Mouse Guard, by Luke Crane, and Apocalypse World, by D. Vincent Baker, seem to have more than their fair share of hacks. While there are lots of Open Game License (OGL 🔍) games derived from the d20 system and Fate, I’m excluding those for the time being.
Mouse Guard has Realm Guard, Mouse Run, Song of Fire and Ice Hack, and others from the hack message board.
Apocalypse World 🔍 has the Lovecraft World, the full-blown Dungeon World, and others from the message board.
What Makes them So Hackable?
First and foremost, Luke Crane and D. Vincent Baker are at the top of their game. They are both highly regarded game designers. Their works are well defined and tightly designed.
Mouse Guard is a game about small frail mice fighting, against their nature, for what they believe in. The system is a distilled version of Burning Wheel, infused with the essence of David Petersen’s “Mouse Guard” comic.
Apocalypse World is a game about fragile humans fighting to survive and hopefully thrive in a hostile world not of their making. The core of the system is very simple, but D. Vincent Baker masterfully applies layers to the core, crafting an inspiration game system.
Both of the above systems provide a fundamental conflict resolution and then masterfully decorate that mechanism with the essence of their design.
In Mouse Guard, there are a handful of questions that you answer to slowly build up your mouse. Once you are done, you have relationships, a few odd skills (i.e. Apiarist, Weaver, etc) and some core skills for being a member of the Mouse Guard.
In Apocalypse World, you choose your Playbook (i.e. archetype), and check off a few boxes to customize your character, then establish your relation to the other characters.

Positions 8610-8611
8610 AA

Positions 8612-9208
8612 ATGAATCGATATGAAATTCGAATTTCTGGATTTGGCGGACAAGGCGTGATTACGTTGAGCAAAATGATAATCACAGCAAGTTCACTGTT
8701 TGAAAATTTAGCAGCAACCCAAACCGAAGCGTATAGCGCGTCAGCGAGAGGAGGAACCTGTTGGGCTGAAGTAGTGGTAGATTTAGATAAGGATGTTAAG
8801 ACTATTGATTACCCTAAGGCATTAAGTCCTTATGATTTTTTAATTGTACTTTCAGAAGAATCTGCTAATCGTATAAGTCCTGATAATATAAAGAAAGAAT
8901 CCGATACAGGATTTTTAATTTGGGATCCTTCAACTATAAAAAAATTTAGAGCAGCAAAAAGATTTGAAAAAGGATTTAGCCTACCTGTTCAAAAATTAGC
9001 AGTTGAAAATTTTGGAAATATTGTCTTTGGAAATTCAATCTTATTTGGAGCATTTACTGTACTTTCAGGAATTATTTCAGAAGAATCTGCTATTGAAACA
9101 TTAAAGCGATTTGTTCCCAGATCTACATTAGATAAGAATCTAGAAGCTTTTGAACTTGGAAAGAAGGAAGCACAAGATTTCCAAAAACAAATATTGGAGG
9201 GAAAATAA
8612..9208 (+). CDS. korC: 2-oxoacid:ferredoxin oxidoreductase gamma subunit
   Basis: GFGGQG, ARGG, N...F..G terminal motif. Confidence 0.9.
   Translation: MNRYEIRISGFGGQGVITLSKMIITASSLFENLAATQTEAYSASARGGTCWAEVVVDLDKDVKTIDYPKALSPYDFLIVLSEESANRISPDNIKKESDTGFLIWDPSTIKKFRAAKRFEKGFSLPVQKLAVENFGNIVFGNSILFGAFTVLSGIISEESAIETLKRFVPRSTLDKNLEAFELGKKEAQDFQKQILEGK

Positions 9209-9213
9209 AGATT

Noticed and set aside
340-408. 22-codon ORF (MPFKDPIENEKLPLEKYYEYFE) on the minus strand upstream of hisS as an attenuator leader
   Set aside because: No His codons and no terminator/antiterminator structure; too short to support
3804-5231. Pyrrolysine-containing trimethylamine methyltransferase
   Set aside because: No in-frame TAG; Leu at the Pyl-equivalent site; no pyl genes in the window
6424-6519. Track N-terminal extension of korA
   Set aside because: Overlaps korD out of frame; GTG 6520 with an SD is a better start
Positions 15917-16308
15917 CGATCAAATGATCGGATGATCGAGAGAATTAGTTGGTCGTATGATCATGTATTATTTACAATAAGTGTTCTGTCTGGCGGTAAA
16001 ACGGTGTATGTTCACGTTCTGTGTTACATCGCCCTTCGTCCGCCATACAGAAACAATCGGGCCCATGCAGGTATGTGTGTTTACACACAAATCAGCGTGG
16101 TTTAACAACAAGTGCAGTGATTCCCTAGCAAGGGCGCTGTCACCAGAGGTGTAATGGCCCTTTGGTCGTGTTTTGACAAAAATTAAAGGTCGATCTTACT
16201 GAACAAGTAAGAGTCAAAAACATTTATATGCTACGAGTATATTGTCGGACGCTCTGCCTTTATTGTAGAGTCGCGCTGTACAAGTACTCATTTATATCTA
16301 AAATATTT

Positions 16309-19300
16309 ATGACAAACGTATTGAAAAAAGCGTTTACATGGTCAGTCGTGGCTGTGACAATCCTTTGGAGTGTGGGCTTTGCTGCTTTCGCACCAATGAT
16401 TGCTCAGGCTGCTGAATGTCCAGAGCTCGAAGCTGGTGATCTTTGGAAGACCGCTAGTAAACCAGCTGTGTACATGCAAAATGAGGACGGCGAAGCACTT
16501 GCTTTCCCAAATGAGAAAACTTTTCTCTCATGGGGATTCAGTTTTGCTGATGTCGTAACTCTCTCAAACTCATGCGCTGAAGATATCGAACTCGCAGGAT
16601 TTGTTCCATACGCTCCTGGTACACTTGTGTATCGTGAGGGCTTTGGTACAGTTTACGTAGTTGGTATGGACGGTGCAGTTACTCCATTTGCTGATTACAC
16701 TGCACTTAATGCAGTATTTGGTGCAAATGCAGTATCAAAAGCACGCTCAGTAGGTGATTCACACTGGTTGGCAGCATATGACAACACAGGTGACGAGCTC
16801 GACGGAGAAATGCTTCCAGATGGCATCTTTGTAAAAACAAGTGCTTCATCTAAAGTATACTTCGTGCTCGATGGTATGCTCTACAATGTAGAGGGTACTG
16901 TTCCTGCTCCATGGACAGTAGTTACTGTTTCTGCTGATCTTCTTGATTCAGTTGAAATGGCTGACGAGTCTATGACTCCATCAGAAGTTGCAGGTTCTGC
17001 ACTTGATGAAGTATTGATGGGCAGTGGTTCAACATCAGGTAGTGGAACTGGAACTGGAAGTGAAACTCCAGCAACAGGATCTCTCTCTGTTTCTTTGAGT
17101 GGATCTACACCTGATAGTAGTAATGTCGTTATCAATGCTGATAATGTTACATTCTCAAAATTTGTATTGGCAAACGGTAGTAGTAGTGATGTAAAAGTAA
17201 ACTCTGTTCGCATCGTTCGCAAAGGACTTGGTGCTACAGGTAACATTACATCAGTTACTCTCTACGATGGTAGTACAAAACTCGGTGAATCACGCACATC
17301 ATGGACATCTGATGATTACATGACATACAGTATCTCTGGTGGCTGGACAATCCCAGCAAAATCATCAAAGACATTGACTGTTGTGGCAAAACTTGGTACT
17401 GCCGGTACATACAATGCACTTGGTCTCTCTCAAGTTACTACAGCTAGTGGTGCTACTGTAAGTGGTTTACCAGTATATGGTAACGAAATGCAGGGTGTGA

Both systems are very quick on character creation, yet focus on giving your character a place in the world. The skills of Mouse Guard are easily exchanged for different ones (hence the hackability). The playbooks of Apocalypse World are meant to be hacked Take a look online and you’ll find plenty of them.
In Mouse Guard, the resolution mechanics are roll some dice against a target obstacle. You can get bonus dice from those willing to help; Or by FoRKing your own skill into the test; Or by tapping your mouse-like Nature; Or by spending Artha.
In Apocalypse World, the resolution mechanic is roll 2d6, and add some small modifier (-2 to +3); On a 10+ you get what you want; On a 7 to 9 you get what you want at a cost; On a 6 or less the Master of Ceremonies (i.e. Game Master (GM 🔍)) gets to make a move.
Personally, I believe the fundamental component of Mouse Guard is Nature. Much like Burning Wheel’s Faith, Hatred, Greed, and Sorrow, it is a mouse’s nature that defines him.
As such, any hack of Mouse Guard must first and foremost consider what does a character’s Nature represent, and it needs to run contrary to what the character would normally be attempting.
In other words, a mouse’s nature is to run, hide, and climb; Those are contrary to being a member of the Mouse Guard.
The fundamentals of Apocalypse World, on the other hand are encoded in the moves; Both Master of Ceremonies (MoC 🔍) and Player moves. In customizing the moves, you define the nature of the game.
Mouse Guard and Apocalypse World set out to create a particular game, and do it quite well. In doing so, however, the designers have each created an excellent core framework. With a bit of elbow grease, and plenty of posts to forums, a hack can be created.